Triage Category During a Mass Casualty Incident
Triage categories separate injured individuals, victims and patients according to the severity of their existing condition that resulted from a catastrophic disaster. A special color coded tagging system is used during a mass casualty incident so that the triage category is immediately obvious.
There are several triage systems used around the world and every field worker, physician, nurse and allied health worker should be updated and aware of the existing system used by his or her facility and the community. The North Atlantic Treaty Organization (NATO) triage system is one that is widely used and accepted by many healthcare institutions around the world. It consists of four colors: red, yellow, green and black. Each color signifies a different level of priority which field triage officers and emergency department personnel should take cognizance upon assessment of a victim’s injuries.
Triage category: Immediate
Injuries are very life-threatening but can be survived with minimal intervention. Patients or individuals in this group can progress rapidly to expectant if treatment is delayed inappropriate. The priority number for this category is 1 and is designated by the color red. Examples of the typical manifesting conditions include; sucking chest wound, airway obstruction secondary to mechanical cause, shock, hemothorax, tension pneumothorax, asphyxia, unstable abdominal and chest wounds, incomplete amputations, open fractures of long bones and partial and full thickness burns of 15%-40% of the body surface area.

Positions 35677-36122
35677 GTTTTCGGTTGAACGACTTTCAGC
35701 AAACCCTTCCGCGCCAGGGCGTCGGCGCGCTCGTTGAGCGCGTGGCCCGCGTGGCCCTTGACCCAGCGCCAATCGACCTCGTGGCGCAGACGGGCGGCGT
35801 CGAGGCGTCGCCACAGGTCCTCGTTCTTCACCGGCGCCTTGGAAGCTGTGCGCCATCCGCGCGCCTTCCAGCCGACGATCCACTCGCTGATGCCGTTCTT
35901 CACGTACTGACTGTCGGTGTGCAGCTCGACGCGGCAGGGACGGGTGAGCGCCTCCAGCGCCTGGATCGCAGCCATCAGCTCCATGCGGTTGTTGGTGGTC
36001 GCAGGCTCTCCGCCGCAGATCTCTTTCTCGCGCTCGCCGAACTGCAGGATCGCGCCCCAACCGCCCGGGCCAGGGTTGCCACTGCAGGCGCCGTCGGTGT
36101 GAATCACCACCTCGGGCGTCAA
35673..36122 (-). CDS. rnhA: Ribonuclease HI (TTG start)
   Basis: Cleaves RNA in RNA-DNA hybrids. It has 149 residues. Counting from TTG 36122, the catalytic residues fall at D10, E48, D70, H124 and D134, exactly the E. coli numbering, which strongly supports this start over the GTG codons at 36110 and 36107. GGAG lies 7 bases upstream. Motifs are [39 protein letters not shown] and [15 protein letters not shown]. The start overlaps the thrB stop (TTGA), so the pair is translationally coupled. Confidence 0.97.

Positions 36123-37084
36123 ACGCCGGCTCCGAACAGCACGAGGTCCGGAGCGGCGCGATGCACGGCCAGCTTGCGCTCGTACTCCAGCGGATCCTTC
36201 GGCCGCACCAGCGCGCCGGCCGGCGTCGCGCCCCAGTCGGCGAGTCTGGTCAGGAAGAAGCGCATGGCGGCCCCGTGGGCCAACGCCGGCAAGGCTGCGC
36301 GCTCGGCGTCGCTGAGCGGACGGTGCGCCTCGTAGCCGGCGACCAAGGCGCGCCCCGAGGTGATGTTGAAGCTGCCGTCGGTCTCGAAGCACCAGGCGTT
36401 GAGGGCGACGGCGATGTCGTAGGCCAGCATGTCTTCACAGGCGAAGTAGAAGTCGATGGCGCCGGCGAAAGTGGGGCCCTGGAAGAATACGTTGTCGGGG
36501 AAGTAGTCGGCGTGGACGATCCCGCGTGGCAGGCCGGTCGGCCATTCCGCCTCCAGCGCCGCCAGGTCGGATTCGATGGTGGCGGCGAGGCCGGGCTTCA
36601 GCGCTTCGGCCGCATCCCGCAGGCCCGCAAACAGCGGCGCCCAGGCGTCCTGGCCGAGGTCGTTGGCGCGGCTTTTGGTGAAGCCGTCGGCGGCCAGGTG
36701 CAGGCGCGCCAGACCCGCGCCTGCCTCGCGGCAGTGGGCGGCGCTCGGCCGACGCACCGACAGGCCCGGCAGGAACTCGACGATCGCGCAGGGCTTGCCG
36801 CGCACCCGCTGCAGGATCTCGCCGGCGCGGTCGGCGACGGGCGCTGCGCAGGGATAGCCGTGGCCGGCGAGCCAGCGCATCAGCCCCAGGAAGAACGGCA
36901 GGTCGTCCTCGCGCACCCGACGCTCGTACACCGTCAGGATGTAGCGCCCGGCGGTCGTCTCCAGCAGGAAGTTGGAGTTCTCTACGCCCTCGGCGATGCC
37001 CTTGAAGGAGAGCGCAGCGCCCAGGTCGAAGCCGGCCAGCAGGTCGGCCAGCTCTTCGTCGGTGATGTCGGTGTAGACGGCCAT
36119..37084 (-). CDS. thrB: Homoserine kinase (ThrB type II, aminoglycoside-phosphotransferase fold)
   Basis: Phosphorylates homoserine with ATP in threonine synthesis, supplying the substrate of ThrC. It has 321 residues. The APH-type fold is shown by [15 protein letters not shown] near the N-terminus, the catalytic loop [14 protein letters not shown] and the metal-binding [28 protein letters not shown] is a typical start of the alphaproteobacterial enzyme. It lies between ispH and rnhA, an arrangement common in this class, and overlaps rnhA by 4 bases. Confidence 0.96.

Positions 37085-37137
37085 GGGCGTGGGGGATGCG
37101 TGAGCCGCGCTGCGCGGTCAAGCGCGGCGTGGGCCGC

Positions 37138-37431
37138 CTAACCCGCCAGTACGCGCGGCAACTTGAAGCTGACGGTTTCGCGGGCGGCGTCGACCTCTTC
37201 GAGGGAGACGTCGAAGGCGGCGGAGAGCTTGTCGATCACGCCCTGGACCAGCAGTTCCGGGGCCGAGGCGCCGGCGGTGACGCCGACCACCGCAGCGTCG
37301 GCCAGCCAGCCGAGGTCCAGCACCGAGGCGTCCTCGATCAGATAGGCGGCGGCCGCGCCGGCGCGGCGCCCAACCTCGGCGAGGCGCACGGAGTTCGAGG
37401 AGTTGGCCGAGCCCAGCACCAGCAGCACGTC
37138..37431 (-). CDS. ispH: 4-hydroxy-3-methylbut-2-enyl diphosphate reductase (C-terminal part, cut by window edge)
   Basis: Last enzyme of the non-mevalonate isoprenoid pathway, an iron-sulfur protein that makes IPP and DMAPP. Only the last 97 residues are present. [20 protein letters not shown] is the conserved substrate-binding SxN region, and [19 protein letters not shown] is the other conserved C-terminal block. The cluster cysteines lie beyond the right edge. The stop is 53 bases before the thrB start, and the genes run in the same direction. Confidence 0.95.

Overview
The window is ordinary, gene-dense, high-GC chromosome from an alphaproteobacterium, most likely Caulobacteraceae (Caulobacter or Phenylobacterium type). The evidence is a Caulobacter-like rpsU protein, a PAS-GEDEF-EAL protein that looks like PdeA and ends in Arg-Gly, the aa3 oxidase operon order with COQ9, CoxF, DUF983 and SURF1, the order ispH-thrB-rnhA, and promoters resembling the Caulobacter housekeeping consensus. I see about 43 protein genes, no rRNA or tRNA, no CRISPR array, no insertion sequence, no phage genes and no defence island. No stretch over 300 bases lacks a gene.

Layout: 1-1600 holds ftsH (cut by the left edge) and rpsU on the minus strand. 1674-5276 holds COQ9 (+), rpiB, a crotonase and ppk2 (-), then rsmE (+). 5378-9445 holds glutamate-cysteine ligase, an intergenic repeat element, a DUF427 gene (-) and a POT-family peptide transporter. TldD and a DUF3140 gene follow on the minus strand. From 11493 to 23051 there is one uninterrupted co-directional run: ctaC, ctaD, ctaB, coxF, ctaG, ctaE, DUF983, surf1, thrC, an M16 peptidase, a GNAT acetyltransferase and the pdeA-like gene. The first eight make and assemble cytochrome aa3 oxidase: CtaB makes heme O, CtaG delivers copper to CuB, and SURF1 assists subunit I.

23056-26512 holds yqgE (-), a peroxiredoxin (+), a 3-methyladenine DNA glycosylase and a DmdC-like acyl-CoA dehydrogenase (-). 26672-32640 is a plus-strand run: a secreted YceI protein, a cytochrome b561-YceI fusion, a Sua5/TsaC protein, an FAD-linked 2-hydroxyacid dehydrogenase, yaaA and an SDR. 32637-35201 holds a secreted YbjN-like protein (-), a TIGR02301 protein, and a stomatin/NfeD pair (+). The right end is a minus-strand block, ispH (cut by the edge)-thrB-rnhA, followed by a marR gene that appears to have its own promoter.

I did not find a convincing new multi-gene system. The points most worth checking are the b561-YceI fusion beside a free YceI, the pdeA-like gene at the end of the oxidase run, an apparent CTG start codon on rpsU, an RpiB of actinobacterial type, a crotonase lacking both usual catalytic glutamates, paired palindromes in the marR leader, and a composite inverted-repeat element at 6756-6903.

Triage Category: Delayed
Injuries are significant and require medical care, but can be delayed without the threat to life and limb. Individuals in this group receive treatment only after immediate casualties are treated. Priority number for this category is 2 and is color coded yellow. Examples and typical manifestations include; stable abdominal wounds without evidence of significant hemorrhage, soft tissue injuries, maxillofacial wounds without airway compromise, vascular injuries, genitourinary tract disruption, fractures requiring open reduction, debridement and external fixation and most eye and CNS injuries.
Triage Category: Minimal
Injuries in this category are relatively minor and individuals are generally able to ambulate without much assistance. Treatment can be delayed for hours to days. Individuals falling within this category should ideally be moved away from the main triage area to make room for incoming victims with grave injuries. Priority for this class is 3 and color coded under green. Common conditions include; upper extremity fractures, minor burns, sprains, small lacerations without profuse arterial bleeding, behavioral disorders or psychological disturbances.
Triage category: Expectant
The injuries sustained are extensive and morbid, the possibility of
survival is very unlikely despite advance treatment and definitive care. Individuals sorted in this group should not be separated from other casualties, but are not generally abandoned. The primary concern of this group is providing comfort measures whenever possible. Priority given to this category is 4 and as color coded under black. Typical expectant individuals under this triage category are those unresponsive with penetrating head wounds, high spinal cord injuries, wounds involving multiple anatomical sites and organs, partial and full thickness burns in excess of 60% of their total body surface area, seizures and vomiting within 24 hours after radiation exposure, profound shock with multiple organ damage, unappreciated vital signs and pupils fixed and dilated.